Just in case you had any hope that the Minnesota Orchestra Association (MOA) would reach an eleventh hour agreement with its musicians to rescue the 2013/14 season, retain music director Osmo Vanska, and the upcoming Carnegie Hall performance, they made it clear to Graydon Royce in the 9/3/2013 edition of the Star-Tribune that all of those items and more are worth sacrificing in order to achieve their goals for a new collective bargaining agreement.
The MOA’s trifecta of board and executive leadership, negotiation chairman Richard Davis, board chairman Jon Campbell, and President & CEO Michael Henson, reportedly clarified their line in the sand during a meeting with the Star Tribune’s editorial board.
The newest talking points include an analysis by AKA | Strategy that casts a bleak forecast on fundraising potential and endorses a strategy that the organization can, and should, cut its way to success (download the report).
The Orchestra has prepared a thoughtful and analytically reasonable Strategic Business Plan that seeks to promptly balance its operating budget and achieve financial equilibrium and thus reverse a recent pattern of growing and unsustainable annual operating deficits funded through ever larger exceptional draws from its endowment.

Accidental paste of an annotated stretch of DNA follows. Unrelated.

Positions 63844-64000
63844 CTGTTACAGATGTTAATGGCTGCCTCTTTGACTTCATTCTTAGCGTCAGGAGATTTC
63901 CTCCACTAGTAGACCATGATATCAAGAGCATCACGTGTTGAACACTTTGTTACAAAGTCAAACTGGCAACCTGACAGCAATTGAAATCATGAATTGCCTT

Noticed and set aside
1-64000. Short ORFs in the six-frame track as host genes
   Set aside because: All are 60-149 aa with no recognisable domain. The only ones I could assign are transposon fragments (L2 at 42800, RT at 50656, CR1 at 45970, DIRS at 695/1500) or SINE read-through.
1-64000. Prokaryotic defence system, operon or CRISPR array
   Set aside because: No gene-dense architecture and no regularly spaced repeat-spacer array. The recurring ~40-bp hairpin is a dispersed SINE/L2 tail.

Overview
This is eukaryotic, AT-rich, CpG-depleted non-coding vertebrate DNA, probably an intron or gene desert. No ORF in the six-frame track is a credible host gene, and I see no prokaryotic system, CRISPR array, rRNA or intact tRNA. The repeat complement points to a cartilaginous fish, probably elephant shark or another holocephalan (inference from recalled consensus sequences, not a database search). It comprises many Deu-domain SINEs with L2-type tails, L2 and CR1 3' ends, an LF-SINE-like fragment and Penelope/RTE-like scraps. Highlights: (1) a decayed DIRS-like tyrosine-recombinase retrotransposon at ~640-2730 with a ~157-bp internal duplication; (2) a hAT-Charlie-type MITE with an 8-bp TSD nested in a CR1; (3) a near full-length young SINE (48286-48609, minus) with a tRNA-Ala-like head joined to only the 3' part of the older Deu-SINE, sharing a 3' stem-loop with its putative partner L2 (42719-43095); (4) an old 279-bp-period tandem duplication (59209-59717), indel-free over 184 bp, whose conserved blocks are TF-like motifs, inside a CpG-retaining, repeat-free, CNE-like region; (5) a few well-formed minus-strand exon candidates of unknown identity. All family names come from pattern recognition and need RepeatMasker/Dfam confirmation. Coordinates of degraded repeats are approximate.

Having exhausted other courses of action, the Orchestra’s Strategic Business Plan calls for a substantial decrease in musicians’ expense to balance its budget. While this decrease may appear to be draconian in size and timing, the Orchestra has no other recourse but to bring that cost element in line and construct a smaller operating budget that can be supported by a realistic view of fundraising and earned revenue.
Musicians, none of which were interviewed by AKA | Strategy, assert that the report is the latest tactic in an effort to avoid bargaining in good faith as well as work through solutions presented by the mutually agreed upon mediator, distinguished diplomat George Mitchell.
For those who may not recall, earlier in 2013 both parties in the dispute agreed to pursue an independent analysis of the institution but that effort quickly fell apart when the MOA refused to include board governance and executive oversight in the review. Instead, the MOA rejected the notion of a mutually agreeable firm and hired AKA | Strategy to conduct an analysis within their parameters and without broader stakeholder input.
For now, it may be difficult to see much potential for an amicable resolution and by this time next week, it shouldn’t come as a surprise if Vanska is the Minnesota Orchestra’s ex-music director.